Pseudo-pulsatile blood flow may be produced by contouring the rotor differently with deeper and more tightly spiraled vanes on a portion of its surface, leaving the other portion of the rotor with shallower and more high pitched vanes. In such a manner, the pump stays primed, blood continues to be ejected and a differential pressure is established as the rotor completes a rotation.
Assuming that the conduction system of the heart is intact and functioning, an electrode is placed either in the coronary sinus or as a patch electrode sutured to the surface of the right atrium, 20. The electrodes are connected to a pacemaker, 21 that acts as a master synchronicity controller for the assist device speed controller, 22 and the power source, 23. When heart function dictates the use of solenoid flap valves, this control is also interfaced with the assist device and heart. The pacemaker wire is then tunneled under the skin together with the wires from the electric motor and connected into the external battery pack.
With a completely separate power source, if there is a failure of the electric motor, although surgical intervention would be required, a new motor is screwed back onto the base of the pump housing without having to interfere with the vascular connections from the left ventricle to the pump and from the pump to the aorta.
Since the top of the electric motor compartment, FIG. 2 constitutes the base of the pump housing, once the motor compartment is unscrewed the rotor is slid out from the pump body. In cases where rotor maintenance is required, vascular connections do not have to be interrupted.
In order to accommodate the pump within the thoracic cavity, the right middle lung lobe may be sacrificed since it contributes a minimal respiratory volume. Assuming that the recipient's pulmonary reserve is adequate, this can be accomplished without any significant respiratory embarrassment. Insertion of the pump in place of the middle lobe of the right lung allows for air flow through the remaining two lobes to cool the assist device.
It is to be understood that the ,forms of the invention shown herein are preferred examples and that modifications of the rotor design and arrangements may be accomplished within the spirit of the invention. The examples shown herein illustrate preferred embodiments, but are not intended to limit the scope of the adjoining claims.
FIG. 1 is a partial cut-away view of the vaned rotor which resides within the pump housing and the electric drive motor assembly.
FIG. 2 shows the pump assembly indicating inlet and outlet ports and position of the electric motor.
FIG. 3 is a transverse view of the base of the rotor showing two proposed designs for antistagnation contours for the rotor faces.
FIG. 4 is a schematic illustrating a spatial and control relationship between the ventricular assist device, the heart and the electrical components.
The invention described herein is a device designed to supplant or replace the pumping functions of a human or animal heart in instances where the heart cannot provide satisfactory perfusion. The pump is capable of delivering physiological blood pressures with minimal damage to the cellular components of the fluid.
Following a severe cardiac episode pumping volumes drop upwards of 50%. With such poor perfusion vital organs such as the brain, liver and kidneys are quickly damaged. Often heart transplant is not a viable solution due to the immune response to the foreign tissue as well as the limited availability of donor organs. Efforts to produce even temporary artificial hearts have largely been unsuccessful.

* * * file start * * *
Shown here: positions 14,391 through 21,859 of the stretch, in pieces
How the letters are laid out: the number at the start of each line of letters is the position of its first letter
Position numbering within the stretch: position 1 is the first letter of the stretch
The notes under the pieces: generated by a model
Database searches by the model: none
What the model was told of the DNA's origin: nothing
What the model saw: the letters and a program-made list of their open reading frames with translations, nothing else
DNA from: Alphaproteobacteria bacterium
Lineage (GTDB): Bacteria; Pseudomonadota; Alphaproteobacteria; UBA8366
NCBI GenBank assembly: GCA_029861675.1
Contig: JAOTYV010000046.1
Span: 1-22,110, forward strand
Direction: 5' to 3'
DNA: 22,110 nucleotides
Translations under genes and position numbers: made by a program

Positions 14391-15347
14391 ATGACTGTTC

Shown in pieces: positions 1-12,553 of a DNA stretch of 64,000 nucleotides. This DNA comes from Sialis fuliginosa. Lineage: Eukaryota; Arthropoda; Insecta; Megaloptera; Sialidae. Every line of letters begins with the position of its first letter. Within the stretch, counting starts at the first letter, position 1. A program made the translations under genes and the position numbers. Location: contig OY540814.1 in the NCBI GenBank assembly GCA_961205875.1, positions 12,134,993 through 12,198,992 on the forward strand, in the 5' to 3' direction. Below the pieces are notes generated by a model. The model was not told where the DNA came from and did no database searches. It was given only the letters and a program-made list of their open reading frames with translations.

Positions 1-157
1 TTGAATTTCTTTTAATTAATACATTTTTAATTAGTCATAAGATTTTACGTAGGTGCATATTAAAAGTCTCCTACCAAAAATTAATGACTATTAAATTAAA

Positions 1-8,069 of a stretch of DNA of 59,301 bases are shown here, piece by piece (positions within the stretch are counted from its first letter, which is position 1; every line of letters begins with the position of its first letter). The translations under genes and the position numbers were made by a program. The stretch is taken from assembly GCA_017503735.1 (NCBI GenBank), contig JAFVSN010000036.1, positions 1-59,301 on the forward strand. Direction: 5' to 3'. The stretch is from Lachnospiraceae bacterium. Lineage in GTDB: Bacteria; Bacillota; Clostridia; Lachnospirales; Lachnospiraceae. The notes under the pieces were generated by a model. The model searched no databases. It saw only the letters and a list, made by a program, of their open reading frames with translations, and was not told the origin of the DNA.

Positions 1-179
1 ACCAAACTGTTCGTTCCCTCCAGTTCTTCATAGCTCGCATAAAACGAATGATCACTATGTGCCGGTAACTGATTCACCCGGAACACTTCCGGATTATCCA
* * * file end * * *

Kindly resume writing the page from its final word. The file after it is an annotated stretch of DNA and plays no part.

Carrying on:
A deficiency common to artificial heart devices has been excessive thrombosis and embolization. These life threatening occurrences result from crushing or shearing blood elements by mechanical means. The use of rigid construction materials for vanes, screws and valves is principally responsible for these problems.
The use of differential pressures on a plenum to force blood from a cavity in itself lessens the cell damage; however, the need for ball or flap valves to prevent back flow merely shifts the location of cellular damage. Appreciable stagnation within the bladder also characterizes this design, thereby facilitating thrombosis. In addition, the need for an external compressor diminishes the quality of life and leaves the recipient vulnerable to infection via the tubes exiting the chest cavity. Plenum type designs have been utilized previously and are exemplified by U.S. Pat. Nos. 4,058,857 (Runge et al 1977), 4,994,078 (Jarvik 1991), and 5,286,849 (Kolffet al 1994), which are incorporated herein by reference.
High speed rotary and helical pumps have often suffer reliability problems and exacerbate the problems of aforementioned corpuscular damage. High speed rotary and helical pumps have been developed extensively; U.S. Pat. Nos. 4,704,121 (Moise 1987), 4,927,407 (Dorman 1990) and 4,995,857 (Arnold 1991) are examples of these types of design and are incorporated herein by reference.
Another approach to subsidizing cardiac output has involved centrifugal pumps. A centrifugal pump is defined to include radial flow and axial flow propeller pumps. The flow dynamics and properties of centrifugal pumps are well established, G. F. Wislicenius reviewed the subject in the Mechanical Engineers Handbook (1951) ed. L. S. Marks, McGraw Hill, N.Y., N.Y. Sealing of the shaft and bearings, between the drive mechanism and the propeller is of considerable importance in consideration of corpuscular damage.